When she spoke with House Speaker Sam Smith about what committee chairmanships might be available to her in the new session, state Rep. Kathy Watson, R-144, told him Game and Fisheries wouldn’t be a good fit for her.
“It’s just not my thing,” she said.
Watson, who was adopted as a child and later became an adoptive parent, told the speaker she would “love to have” the House Children and Youth Committee.
Chairmanships are awarded by seniority, and when Smith met with Watson, he read a list of committees in need of chairs.
The first, naturally, was Game and Fisheries. After reading Children and Youth last, he said, “Am I to assume …” Watson quickly cut him off. “Yes, you are to assume. I would be thrilled to have that opportunity.”
And she will. Watson is one of several area lawmakers who are heading committees in this new session of the state Legislature.
Like Watson, state Rep. Kate Harper, R-61, has moved into a new position; she is chairwoman of the House Local Government Committee.
Harper, who served as a supervisor in Lower Gwynedd Township for more than a decade, previously served as chairman of the House Children and Youth Committee and the House Ethics Committee.
Three other area lawmakers, state Reps. Paul Clymer, R-145, Gene DiGirolamo, R-18, and Bob Godshall, R-53, will continue chairing their respective committees: Education; Human Services; and Consumer Affairs.
In the Senate, Stewart Greenleaf, R-12, remains chairman of the Judiciary Committee and Tommy Tomlinson, R-6, heads Consumer Protection and Professional Licensure. Sen. Chuck McIlhinney, R-10, moves from State Government to Law and Justice, while Sen. Bob Mensch, R-24, moves into the top seat on Aging and Youth.
Mensch said he told Senate President Pro Tempore Joe Scarnati, “I want to be busy; I want to be challenged.” He said he believes the Aging and Youth Committee will fit the bill. “This is a good one,” he said.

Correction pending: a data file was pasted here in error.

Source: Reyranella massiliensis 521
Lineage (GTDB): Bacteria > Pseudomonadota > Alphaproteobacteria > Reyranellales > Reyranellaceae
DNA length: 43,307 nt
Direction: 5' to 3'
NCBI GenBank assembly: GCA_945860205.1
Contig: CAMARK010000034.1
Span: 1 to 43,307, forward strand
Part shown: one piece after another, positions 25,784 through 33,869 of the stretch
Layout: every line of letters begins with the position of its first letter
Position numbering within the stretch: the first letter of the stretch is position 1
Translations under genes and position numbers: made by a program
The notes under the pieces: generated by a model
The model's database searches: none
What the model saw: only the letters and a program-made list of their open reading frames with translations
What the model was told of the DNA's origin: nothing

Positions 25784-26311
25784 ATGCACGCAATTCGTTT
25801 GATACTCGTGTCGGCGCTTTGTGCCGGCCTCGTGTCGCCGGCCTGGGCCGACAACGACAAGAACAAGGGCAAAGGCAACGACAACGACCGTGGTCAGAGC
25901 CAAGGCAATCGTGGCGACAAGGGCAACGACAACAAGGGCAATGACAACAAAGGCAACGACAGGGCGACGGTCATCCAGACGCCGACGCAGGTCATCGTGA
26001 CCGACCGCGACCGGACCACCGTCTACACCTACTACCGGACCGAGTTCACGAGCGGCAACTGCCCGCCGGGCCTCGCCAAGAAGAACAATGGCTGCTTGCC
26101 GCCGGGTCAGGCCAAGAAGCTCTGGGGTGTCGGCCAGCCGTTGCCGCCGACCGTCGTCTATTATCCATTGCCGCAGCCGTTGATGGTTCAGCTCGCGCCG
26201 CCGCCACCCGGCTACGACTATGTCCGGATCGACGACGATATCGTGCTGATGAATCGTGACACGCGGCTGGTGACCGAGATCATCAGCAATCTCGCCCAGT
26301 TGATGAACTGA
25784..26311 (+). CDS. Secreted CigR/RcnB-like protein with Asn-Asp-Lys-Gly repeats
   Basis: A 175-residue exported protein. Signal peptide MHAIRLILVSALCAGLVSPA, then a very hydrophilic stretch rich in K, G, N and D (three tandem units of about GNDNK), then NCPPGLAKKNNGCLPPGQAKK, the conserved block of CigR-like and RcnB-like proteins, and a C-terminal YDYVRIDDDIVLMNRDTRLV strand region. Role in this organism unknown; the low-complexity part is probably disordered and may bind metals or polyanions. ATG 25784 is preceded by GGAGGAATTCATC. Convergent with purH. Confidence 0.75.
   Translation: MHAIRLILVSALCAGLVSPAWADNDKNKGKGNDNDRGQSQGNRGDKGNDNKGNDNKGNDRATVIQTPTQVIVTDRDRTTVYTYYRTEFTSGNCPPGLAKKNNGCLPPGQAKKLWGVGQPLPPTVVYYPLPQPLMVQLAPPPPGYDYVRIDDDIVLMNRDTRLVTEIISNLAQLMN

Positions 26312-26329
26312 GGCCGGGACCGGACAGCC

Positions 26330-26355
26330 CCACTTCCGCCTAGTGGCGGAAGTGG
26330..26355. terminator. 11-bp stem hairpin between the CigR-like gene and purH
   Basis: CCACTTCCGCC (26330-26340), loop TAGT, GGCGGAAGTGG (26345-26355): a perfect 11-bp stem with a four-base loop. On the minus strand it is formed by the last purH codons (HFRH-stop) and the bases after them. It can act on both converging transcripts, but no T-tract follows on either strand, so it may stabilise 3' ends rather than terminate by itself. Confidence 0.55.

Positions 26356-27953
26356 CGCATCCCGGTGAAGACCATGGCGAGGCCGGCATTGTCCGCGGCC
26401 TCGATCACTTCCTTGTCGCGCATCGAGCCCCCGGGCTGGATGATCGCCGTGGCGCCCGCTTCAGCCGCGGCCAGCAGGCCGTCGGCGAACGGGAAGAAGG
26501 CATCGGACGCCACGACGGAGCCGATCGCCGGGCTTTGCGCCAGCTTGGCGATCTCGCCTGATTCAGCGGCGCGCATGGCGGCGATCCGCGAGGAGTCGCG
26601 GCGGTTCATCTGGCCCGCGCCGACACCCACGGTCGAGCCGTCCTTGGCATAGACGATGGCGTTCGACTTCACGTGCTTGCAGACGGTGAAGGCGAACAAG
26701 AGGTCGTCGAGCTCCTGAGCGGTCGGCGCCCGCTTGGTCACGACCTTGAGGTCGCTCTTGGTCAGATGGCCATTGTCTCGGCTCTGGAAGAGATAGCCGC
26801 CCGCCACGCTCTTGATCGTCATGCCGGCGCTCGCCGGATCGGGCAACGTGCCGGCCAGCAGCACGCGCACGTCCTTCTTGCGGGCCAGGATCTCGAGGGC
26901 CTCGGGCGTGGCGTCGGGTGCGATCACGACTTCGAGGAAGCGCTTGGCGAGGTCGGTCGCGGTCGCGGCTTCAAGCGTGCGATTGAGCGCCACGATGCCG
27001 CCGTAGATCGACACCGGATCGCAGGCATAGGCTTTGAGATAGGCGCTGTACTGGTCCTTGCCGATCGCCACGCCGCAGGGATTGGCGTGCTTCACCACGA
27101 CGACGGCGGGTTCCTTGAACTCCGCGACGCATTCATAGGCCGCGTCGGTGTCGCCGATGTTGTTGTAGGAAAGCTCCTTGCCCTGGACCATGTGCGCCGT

As chairwoman of Children and Youth, Watson will play a key role in the committee’s review and consideration of numerous recommendations made late last month by the Task Force on Child Protection, which included ways to improve Pennsylvania’s child welfare system.
That board, headed by Bucks County District Attorney David Heckler, was created after the sexual abuse allegations against former Penn State football coach Jerry Sandusky came to light.
While calling the task force’s recommendations “a great blueprint,” Watson said she expects members of the General Assembly “will have many ideas on how we can make things better for children and help make them safer. It’s our job to do the right thing.”
Heckler believes Watson is a natural choice to lead the committee.
He described her as “one of the most down-to-earth and astute people I can think of to deal with children’s issues in a caring and realistic way. … I couldn’t be happier that someone as tenacious, thoughtful and committed as Kathy Watson will be in a key position to bring our proposals to life.”
State Rep. Bernie O’Neill, R-29, who previously served on the committee, said Watson’s appointment is “a great thing for Pennsylvania. … She’s always been a champion in that field.”
Watson said she is hopeful that, in addition to the major policy initiatives of transportation funding, pension reform and the budget, that child protection is at the top of the agenda for the 2013-14 legislative session.
“In light of what happened … (in Newtown, Conn.), and with child abuse in general, I think I want to steer us down the road to keeping the focus on children, Watson said. “Sadly, cases of physical and sexual abuse of children have captured far too many headlines, and as a result, it is time that we take a look at our current laws and update them for our ever-changing world.”
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